I get a lot of questions about my 3-camera zenith and nadir setup. While the 3-camera zenith is still not a perfect solution, I'll show in this post that it's a better way of creating 3D than any 2-camera zenith setup. The takeaway from this article should be - if you're thinking about buying a 3D 360 camera, please buy one that actually does what it claims.
Let's start with a look at how 3D 360 rigs work.
It should seem obvious that one of the rigs shown below wouldn't work - even though two cameras are used in the front, the cameras are vertically oriented, and human beings just aren't shaped that way.
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Makes sense, right? So, taking a look at the 2-camera zenith/nadir setup, it should become apparent that there's a significant problem with the image captured by this style of rig:
If you imagine a viewer staring at the ceiling and swiveling in their chair, their eyes would be constantly changing orientation, but our cameras are locked in space when we shoot. With the camera technology that exists today, it's difficult to completely avoid this problem - but adding a third camera to zenith and nadir significantly improves the result.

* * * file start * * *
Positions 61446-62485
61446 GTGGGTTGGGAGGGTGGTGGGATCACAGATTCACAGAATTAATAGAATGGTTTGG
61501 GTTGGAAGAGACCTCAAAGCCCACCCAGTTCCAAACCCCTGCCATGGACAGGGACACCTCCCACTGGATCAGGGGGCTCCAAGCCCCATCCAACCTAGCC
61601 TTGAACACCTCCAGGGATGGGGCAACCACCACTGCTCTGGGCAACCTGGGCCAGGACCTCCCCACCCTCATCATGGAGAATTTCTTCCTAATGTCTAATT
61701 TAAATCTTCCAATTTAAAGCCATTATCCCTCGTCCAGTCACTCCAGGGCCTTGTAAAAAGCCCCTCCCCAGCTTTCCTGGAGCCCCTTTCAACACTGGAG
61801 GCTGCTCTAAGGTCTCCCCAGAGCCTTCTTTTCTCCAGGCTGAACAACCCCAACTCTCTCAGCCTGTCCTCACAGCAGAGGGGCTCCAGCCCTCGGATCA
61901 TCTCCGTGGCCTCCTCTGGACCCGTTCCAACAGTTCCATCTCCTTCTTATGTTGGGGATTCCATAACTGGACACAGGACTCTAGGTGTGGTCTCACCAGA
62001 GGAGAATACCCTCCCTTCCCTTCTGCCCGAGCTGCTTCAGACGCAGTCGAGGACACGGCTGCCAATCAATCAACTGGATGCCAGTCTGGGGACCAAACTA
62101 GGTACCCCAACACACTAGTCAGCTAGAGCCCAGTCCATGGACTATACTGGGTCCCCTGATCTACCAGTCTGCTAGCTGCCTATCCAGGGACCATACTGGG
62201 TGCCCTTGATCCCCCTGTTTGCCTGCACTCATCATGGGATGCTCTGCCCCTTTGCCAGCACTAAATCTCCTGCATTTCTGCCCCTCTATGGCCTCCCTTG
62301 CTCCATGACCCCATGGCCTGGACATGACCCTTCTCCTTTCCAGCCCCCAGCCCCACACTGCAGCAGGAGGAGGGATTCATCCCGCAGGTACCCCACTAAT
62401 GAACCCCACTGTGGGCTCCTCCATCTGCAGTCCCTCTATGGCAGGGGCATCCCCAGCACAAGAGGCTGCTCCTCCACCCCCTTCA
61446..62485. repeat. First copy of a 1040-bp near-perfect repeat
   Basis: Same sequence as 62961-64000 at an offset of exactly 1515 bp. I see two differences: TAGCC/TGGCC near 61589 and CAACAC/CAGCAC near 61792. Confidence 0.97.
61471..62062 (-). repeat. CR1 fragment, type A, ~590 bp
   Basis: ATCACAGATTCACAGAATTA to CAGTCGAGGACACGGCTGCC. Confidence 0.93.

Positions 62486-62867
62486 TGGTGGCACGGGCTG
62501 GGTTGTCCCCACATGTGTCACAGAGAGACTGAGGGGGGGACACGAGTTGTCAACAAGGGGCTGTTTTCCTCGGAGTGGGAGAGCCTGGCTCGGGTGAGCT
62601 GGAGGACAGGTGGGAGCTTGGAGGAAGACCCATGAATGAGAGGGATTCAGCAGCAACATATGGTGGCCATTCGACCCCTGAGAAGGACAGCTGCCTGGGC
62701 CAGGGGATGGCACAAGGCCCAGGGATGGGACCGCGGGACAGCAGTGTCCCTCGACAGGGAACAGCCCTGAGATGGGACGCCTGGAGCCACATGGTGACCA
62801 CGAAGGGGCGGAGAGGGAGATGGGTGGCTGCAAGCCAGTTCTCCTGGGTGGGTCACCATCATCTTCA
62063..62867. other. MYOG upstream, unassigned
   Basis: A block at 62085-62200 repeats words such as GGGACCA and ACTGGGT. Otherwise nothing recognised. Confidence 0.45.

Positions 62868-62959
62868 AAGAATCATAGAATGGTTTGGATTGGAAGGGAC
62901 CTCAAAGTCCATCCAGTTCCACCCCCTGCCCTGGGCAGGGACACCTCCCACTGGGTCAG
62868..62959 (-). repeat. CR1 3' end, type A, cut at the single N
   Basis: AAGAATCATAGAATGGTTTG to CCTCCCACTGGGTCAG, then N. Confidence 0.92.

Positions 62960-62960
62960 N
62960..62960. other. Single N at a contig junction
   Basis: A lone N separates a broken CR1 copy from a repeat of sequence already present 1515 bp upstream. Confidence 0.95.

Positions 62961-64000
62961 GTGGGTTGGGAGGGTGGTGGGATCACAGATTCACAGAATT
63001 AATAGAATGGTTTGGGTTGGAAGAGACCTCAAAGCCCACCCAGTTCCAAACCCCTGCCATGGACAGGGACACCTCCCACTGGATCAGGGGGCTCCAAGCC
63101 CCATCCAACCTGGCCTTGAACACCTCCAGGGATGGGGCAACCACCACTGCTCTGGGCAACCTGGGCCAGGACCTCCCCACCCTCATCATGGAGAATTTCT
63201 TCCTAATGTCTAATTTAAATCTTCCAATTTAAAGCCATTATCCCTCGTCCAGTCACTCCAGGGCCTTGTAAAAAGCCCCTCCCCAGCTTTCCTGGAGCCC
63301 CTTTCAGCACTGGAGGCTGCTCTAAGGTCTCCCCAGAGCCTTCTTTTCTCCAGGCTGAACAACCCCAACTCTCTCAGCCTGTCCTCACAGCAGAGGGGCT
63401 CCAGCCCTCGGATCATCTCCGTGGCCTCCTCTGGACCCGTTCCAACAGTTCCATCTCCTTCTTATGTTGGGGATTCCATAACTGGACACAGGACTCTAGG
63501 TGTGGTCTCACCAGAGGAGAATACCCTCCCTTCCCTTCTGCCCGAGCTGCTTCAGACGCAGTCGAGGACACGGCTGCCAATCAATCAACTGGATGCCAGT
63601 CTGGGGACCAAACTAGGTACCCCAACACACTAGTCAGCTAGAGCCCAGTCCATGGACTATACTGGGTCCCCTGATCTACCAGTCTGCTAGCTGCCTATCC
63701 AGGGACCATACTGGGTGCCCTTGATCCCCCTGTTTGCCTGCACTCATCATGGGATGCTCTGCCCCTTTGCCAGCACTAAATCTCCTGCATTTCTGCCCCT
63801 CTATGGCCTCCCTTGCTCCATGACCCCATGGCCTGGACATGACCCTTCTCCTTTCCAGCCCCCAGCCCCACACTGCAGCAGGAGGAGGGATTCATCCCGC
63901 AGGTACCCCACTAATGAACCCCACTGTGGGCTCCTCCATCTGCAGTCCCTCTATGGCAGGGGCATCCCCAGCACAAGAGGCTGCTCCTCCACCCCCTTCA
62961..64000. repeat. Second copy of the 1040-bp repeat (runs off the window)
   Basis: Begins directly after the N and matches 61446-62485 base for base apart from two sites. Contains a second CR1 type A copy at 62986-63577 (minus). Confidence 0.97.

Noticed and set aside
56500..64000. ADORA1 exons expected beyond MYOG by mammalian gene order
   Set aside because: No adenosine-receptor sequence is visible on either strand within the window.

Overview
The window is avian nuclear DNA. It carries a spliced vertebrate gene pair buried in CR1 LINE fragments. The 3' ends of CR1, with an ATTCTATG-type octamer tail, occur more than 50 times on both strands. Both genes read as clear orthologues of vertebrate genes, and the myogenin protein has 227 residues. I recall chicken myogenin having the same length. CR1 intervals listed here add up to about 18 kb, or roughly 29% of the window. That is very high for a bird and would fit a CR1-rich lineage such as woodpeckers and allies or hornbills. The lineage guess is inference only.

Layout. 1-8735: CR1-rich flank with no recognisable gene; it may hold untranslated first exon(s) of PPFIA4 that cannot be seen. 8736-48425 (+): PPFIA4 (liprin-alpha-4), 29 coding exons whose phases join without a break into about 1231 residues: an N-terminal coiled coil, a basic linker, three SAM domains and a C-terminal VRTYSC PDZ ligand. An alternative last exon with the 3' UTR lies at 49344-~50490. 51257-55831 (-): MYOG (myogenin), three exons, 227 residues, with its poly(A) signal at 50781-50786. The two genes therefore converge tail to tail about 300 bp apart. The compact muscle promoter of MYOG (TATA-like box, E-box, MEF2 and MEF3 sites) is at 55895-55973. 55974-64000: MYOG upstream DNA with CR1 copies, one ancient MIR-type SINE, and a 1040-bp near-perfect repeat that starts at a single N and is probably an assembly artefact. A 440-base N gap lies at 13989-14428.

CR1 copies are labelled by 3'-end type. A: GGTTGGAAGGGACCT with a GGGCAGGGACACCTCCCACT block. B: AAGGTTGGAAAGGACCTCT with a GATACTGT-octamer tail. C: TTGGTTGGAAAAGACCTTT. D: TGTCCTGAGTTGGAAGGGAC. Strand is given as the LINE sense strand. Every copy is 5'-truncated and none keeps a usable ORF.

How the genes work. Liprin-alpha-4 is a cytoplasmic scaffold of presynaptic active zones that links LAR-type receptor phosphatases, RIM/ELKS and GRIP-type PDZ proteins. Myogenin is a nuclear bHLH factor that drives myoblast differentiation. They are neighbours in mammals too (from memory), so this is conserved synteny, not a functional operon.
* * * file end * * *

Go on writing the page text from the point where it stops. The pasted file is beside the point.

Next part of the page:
But don't take my word for it - click here to download a sample stereo panorama, and check out the 3D on the lanterns hanging above my rig. The 3D effect should be stronger and more comfortable across the whole zenith than with standard 2-camera zenith rigs.
For a look at how exactly I'm stitching and blending together these three zenith cameras, please check out my upcoming tutorial on stitching the 18-camera rig.
These days, I'm working on a newer version of my rig that should more completely address this issue - but in the meantime, if nothing else, please don't spend thousands of dollars on a 3D 360 rig built on an ineffective marketing gimmick.